BusinessSectorsCan SA's Eskom keep the lights on?


Posted on Monday, 06 May 2013 17:46

Can SA's Eskom keep the lights on?

By Jana Marais in Johannesburg

The 4,800MW Medupi coal-fired plant is two years behind in its construction schedule/Photo©SIPHIWE SIBEKO/REUTERSFive years after blackouts shut down mines, South Africa continues to rely on Eskom for 95 percent of its power.

With project delays, red tape hampering independent producers and tariff increases halved, the crisis is far from over.

Jana Marais in Johannesburg

After decades of underinvestment, Eskom, Africa's largest power utility, is desperately playing catch up to meet the needs of South Africa's growing economy.

It is spending R340bn ($37.6bn) on a new programme. At the end of last year, it signed the first long-term power contracts with independent producers since the 1970s.

Through power buybacks from high-intensity users, 10 percent savings deals with larger customers and the use of expensive open-cycle gas turbines, it has managed to prevent further load shedding.

However, budget overruns and delays in getting new capacity online mean power supply remains extremely tight and is likely to remain so for the foreseeable future.

When floods in Limpopo Province limited power imports from Mozambique and a technical fault halted a unit at Koeberg nuclear plant in February, the reserve margin – the difference between supply and demand – dropped to as low as 1 percent.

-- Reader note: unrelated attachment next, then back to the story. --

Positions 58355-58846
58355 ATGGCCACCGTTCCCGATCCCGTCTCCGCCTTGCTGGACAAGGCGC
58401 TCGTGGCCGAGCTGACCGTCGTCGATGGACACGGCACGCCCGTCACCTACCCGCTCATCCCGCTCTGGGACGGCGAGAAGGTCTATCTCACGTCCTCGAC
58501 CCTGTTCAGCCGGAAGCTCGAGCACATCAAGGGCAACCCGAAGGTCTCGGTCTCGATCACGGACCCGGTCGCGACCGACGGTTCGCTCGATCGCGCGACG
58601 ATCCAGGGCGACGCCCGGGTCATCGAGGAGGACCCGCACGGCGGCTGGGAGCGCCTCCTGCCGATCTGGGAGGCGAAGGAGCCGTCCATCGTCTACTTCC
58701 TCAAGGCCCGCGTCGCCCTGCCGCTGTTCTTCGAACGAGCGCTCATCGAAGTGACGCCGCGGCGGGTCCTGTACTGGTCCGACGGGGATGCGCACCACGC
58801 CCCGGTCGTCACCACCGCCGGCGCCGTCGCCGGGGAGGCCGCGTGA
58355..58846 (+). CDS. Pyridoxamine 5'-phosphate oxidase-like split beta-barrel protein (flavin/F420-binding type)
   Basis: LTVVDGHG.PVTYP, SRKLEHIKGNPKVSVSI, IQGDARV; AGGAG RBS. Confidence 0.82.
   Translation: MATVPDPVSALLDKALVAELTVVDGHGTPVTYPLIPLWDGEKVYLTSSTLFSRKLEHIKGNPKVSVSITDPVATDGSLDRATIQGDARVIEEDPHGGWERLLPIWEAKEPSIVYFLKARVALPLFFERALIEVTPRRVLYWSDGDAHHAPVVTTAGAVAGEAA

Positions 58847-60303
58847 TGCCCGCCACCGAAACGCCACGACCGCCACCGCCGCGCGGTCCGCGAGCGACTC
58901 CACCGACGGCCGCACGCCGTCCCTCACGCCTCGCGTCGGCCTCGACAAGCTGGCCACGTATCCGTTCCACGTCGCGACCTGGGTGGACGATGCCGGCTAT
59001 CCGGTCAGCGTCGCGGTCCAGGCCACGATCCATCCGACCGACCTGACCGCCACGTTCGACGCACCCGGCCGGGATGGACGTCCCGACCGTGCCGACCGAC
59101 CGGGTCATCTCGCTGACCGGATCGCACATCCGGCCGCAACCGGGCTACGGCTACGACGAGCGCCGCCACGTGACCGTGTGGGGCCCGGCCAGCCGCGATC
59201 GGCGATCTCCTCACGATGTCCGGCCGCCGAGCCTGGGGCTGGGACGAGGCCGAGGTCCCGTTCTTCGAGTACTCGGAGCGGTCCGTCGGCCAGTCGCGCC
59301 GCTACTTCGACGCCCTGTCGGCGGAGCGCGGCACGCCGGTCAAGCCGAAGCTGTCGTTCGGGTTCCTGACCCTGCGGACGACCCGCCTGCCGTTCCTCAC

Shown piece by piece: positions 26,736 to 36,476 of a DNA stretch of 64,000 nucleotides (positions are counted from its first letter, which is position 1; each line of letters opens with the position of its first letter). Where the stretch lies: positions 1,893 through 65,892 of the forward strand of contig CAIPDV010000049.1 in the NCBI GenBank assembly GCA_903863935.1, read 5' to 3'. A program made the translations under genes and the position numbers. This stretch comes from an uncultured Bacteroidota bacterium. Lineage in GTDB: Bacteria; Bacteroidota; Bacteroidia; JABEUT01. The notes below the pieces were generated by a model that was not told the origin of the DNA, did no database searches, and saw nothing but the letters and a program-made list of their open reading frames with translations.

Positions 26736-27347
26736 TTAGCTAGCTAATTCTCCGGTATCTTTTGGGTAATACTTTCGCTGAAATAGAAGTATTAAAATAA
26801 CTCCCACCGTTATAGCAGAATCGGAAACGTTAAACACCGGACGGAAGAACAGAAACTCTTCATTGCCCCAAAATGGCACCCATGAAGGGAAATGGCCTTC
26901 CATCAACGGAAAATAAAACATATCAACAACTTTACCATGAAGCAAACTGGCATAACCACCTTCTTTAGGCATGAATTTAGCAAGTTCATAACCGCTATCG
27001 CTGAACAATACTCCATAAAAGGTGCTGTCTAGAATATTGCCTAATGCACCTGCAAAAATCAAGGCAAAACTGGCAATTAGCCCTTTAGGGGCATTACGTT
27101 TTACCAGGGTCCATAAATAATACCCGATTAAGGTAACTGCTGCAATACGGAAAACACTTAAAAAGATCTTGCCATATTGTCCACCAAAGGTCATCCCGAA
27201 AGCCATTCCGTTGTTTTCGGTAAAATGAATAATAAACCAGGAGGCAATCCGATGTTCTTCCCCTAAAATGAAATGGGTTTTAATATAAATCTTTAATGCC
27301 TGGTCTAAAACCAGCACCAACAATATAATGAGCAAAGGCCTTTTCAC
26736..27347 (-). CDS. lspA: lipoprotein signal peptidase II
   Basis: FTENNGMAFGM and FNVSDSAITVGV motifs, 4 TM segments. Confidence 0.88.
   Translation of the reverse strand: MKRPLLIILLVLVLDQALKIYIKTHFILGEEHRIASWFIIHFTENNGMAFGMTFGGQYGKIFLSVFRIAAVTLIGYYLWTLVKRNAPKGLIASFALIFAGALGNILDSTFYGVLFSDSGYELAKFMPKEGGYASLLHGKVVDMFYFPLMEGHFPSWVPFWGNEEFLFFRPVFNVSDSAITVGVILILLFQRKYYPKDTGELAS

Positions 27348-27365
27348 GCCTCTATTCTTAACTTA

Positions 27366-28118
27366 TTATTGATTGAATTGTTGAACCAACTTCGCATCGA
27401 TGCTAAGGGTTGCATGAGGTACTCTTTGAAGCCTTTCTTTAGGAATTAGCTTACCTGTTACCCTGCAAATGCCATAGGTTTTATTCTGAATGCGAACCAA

The international benchmark is 10 percent.

Coupled with crippling tariff hikes – average Eskom tariffs jumped 200 percent over the past five years – weak electricity provision is threatening jobs and investment as the government aims to create 5m new jobs by 2020.

The Energy Intensive Users Group (EIUG) of Southern Africa, whose members include miners AngloGold Ashanti, Xstrata and BHP Billiton, estimates that demand of around 2,000MW is already taken out of the system due to power buybacks and companies operating below capacity.

By paying customers not to use electricity, state-owned Eskom, with total capacity of around 42,000MW, not only incurs additional costs but also loses revenue needed to service its ballooning debts.

"The issue is not only the output that is lost because companies operate at less than capacity, but also the investment decisions on new projects and expansions that weren't made because of a lack of supply," says Mike Rossouw, chairman of the EIUG.

In 2009, Rio Tinto cancelled a planned $2.7bn aluminium smelter near Port Elizabeth after Eskom reneged on a power supply deal.


"There was massive underinvestment, and we are now paying for our sins of the past. In the 1990s and 2000s Eskom was supposed to be capitalised and it wasn't, because people said the private sector should be allowed [to enter the market].

"This didn't happen. We need a competitive tariff – the increases have already killed many jobs," says Irvin Jim, general secretary of the National Union of Metalworkers of South Africa (NUMSA).

South Africa has historically provided cheap electricity to industrial consumers, negotiated in apartheid-era purchase agreements, although international comparisons now put the price for industrial users above that of other emerging economies such as Turkey and Thailand.